Hill Country bluesman R.L. Boyce earns Grammy nomination

William Burgess
Hill Country Bluesman R.L. Boyce’s “Roll and Tumble” garnered a Grammy nomination.
Photo by William Burgess
R.L. Boyce’s picnic party became larger this week when his album “Roll And Tumble” picked up a Grammy Award nomination for Best Traditional Blues Album. The 62-year-old Hill Country bluesman is from tiny Como, Mississippi, also the home of Mississippi Fred McDowell, pioneer of the hypnotic musical style. “I’d set around the porch and watch him play and I said one of these days I’ll be just like him,” Boyce told Tahoe Onstage. [pullquote]There’s nobody like R.L. He’s like a pied piper. A magical guy in the Hill Country.”[/pullquote]“Roll and Tumble” is a collection of 2007 informal recordings from Boyce’s front porch and producer Luther Dickinson’s studio. It include appearances by drummers the late Calvin Jackson and his son Cedric Burnside, and Lightnin Malcolm, who played bass lines on his guitar underneath Boyce’s percussive leads. “R.L. is the most improvisational musician I know,” Lightnin Malcom said. “There never is a set set with R.L. but there are certain guitar patterns. He’ll make up these amazing songs. That was a magical band of guys who have that feel. Calvin Jackson had that amazing feel for that older school blues. “Me and Luther and Cedric, we know how to go into that world like it’s a telepathy. You’ve got to feel the artist that you are backing up. You’ve got to know that person and their personality. And then all of a sudden, it’s the easiest thing in the world. You have to be confident and sensitive at the same time.” In his early days, Boyce played drums and drove the car with Gravel Springs Fife and Drum Band fronted by his uncle Otha Turner. He also played drums and recorded with Jessie Mae Hemphill. But the Hill Country blues are more about performances than records. Youngsters such as Luther and Cody Dickinson and Lightnin Malcolm learned the feel of the music at house parties. “Luther got to be great because I trained him,” Boyce said. “I played on the porch every Saturday night and Luther just came out. He was a good student.”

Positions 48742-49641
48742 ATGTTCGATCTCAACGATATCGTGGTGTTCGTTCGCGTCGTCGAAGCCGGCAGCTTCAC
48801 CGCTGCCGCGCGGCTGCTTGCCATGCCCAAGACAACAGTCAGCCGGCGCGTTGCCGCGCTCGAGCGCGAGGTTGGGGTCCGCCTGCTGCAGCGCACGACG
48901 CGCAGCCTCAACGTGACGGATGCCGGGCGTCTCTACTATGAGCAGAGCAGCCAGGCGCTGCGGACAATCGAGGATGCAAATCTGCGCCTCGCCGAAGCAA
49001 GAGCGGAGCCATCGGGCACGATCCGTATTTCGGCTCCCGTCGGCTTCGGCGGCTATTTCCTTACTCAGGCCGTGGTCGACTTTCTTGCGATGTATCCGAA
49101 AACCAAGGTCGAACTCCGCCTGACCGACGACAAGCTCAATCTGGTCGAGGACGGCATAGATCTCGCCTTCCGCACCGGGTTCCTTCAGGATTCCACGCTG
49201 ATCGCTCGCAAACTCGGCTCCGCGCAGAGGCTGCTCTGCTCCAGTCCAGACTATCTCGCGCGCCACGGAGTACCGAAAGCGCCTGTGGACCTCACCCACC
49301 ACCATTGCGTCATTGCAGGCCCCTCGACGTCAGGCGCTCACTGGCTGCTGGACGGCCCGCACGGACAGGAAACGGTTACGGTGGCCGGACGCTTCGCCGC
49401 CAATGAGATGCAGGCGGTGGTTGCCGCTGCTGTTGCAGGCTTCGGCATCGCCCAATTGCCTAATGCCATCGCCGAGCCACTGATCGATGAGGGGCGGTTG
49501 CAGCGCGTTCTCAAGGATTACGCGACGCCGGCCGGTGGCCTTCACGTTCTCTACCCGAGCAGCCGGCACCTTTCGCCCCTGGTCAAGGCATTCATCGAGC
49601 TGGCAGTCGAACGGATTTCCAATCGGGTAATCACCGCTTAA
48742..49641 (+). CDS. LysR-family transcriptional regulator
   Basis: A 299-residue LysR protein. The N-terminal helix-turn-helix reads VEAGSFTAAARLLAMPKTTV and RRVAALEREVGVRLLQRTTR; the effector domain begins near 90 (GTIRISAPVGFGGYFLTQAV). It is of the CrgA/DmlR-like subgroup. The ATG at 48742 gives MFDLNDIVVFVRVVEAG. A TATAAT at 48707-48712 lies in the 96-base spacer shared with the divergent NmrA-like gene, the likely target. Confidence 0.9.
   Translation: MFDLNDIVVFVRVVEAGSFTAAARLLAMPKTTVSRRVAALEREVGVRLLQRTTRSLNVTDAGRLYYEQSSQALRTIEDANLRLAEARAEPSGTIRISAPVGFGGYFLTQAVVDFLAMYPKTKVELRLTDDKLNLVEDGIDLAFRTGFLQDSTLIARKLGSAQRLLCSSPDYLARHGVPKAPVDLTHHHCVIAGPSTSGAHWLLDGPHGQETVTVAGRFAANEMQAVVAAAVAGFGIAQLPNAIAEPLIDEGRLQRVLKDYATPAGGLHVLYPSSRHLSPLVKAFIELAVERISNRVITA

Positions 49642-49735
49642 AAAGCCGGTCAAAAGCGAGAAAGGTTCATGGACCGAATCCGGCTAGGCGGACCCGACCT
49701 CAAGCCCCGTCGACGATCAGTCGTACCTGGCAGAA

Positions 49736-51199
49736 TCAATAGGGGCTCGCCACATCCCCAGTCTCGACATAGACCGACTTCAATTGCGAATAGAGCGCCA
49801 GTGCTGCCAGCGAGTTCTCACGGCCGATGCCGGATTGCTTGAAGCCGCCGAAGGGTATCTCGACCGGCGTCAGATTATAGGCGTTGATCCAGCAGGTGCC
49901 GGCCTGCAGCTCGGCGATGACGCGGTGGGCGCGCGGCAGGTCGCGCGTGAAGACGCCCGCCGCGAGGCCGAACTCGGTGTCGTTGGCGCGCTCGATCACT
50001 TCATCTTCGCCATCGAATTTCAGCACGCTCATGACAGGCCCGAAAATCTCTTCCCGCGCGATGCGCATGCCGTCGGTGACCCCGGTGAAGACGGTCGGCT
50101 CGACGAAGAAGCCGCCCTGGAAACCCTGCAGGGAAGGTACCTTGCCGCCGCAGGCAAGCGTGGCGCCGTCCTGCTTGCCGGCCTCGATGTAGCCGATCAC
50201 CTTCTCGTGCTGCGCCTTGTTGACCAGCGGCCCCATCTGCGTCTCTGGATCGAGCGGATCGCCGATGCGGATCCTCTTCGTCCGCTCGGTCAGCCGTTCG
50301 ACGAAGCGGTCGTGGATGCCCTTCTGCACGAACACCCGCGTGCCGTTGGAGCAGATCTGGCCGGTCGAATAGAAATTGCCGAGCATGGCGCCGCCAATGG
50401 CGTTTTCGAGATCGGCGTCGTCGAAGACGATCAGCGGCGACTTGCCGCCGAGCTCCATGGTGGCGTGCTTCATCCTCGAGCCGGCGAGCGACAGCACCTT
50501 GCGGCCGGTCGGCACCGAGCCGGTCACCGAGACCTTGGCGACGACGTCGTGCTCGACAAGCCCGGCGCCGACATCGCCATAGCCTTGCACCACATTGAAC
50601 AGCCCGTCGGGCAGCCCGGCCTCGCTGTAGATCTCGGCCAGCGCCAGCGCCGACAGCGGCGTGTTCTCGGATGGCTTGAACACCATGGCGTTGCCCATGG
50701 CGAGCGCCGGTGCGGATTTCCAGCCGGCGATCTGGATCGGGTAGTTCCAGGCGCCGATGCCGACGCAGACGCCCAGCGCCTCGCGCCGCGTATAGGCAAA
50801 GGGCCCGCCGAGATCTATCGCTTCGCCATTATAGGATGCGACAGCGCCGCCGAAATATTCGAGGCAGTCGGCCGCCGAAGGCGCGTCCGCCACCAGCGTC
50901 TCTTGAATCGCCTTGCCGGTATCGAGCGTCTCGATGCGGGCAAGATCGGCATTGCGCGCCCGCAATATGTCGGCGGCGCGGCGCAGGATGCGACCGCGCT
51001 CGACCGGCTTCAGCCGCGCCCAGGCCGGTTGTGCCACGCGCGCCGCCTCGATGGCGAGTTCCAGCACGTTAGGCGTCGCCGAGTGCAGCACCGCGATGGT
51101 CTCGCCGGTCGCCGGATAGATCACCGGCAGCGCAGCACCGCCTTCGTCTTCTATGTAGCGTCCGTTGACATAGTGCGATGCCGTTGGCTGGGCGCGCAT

Lightnin’ Malcolm makes his way into the crowd at the 2017 Sonoma Blues Festival.
Tim Parsons / Tahoe Onstage